Monet: Water Lilies Notecard Folio
Early critics dismissed Claude Monet's paintings as hasty sketches. But in fact Monet set himself a goal that was remarkably difficult to achieve, and the evidence testifies that he succeeded brilliantly. Monet (1840-1926) was devoted to the pursuit and capture of light—or rather, of its effects on sky, water, and land. Painting quickly to get the "impression" on canvas before the sunlight's angle shifted too much, he produced work characterized by flickering brushstrokes, indistinct forms, and a truthful record of what he had seen before him at a particular time on a certain day. In 1903, Monet embarked on a series of canvases depicting the water garden at his home in Giverny. In the paintings reproduced in this folio, scattered lily pads suggest the water's surface, receding into space. The pattern of light and dark beneath the lilies suggests the reflection on the water-sky and the trees on a distant bank. When Monet exhibited forty-eight of his waterscapes in 1909, critics compared them to poetry and music. From the Museum of Fine Arts, Boston.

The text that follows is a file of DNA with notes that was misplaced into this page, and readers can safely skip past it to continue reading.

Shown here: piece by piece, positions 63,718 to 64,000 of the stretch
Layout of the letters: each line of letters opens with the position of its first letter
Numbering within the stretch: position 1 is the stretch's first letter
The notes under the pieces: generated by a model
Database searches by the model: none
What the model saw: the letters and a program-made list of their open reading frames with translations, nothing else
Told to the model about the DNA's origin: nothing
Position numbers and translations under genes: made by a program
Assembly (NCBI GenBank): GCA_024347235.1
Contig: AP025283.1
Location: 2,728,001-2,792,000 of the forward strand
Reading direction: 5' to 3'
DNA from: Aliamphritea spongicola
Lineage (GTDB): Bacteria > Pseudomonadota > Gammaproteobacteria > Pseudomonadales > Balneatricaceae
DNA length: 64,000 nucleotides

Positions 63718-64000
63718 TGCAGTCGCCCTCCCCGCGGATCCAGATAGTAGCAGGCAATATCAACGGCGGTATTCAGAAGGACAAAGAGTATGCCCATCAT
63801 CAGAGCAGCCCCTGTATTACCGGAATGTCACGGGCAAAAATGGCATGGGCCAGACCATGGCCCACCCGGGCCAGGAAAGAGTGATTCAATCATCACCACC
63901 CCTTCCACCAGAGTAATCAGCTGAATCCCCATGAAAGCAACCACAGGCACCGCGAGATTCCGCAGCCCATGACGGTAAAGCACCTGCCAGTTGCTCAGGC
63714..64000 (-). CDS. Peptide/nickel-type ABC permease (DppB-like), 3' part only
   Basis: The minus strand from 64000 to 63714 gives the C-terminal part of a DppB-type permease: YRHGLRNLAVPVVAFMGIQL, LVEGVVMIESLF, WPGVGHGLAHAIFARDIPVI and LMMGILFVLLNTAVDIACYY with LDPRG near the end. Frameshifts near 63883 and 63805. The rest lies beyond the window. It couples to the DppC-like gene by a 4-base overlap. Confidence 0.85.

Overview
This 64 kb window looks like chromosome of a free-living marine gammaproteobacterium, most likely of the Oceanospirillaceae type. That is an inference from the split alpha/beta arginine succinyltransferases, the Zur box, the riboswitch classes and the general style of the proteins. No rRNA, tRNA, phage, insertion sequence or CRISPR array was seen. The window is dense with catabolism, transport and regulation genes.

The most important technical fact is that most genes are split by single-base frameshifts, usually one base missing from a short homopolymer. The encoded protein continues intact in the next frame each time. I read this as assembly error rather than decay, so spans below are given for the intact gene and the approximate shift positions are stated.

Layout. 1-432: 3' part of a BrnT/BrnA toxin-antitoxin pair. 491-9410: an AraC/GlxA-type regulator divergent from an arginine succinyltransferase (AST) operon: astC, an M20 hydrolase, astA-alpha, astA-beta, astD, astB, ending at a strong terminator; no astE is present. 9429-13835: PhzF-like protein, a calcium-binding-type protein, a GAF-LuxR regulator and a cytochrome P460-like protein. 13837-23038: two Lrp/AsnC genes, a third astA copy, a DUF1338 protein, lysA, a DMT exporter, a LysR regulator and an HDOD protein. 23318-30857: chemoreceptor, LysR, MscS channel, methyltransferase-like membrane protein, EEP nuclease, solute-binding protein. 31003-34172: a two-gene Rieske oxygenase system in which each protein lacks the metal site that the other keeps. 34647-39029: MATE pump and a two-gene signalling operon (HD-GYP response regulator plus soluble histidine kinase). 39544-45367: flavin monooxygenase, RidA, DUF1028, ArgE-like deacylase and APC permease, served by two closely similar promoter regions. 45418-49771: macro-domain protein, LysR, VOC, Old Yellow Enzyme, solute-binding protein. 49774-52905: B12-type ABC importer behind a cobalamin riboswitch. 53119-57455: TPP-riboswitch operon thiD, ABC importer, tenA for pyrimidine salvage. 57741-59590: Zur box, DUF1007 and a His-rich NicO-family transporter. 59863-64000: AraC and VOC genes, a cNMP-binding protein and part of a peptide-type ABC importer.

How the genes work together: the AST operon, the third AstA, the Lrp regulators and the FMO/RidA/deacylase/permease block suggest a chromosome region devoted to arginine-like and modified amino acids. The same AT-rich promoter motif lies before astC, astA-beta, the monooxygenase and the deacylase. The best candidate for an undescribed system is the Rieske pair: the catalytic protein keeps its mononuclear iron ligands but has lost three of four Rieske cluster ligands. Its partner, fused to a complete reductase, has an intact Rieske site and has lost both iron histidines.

Ten full-color blank notecards (5 each of 2 styles) with envelopes in a decorative folio.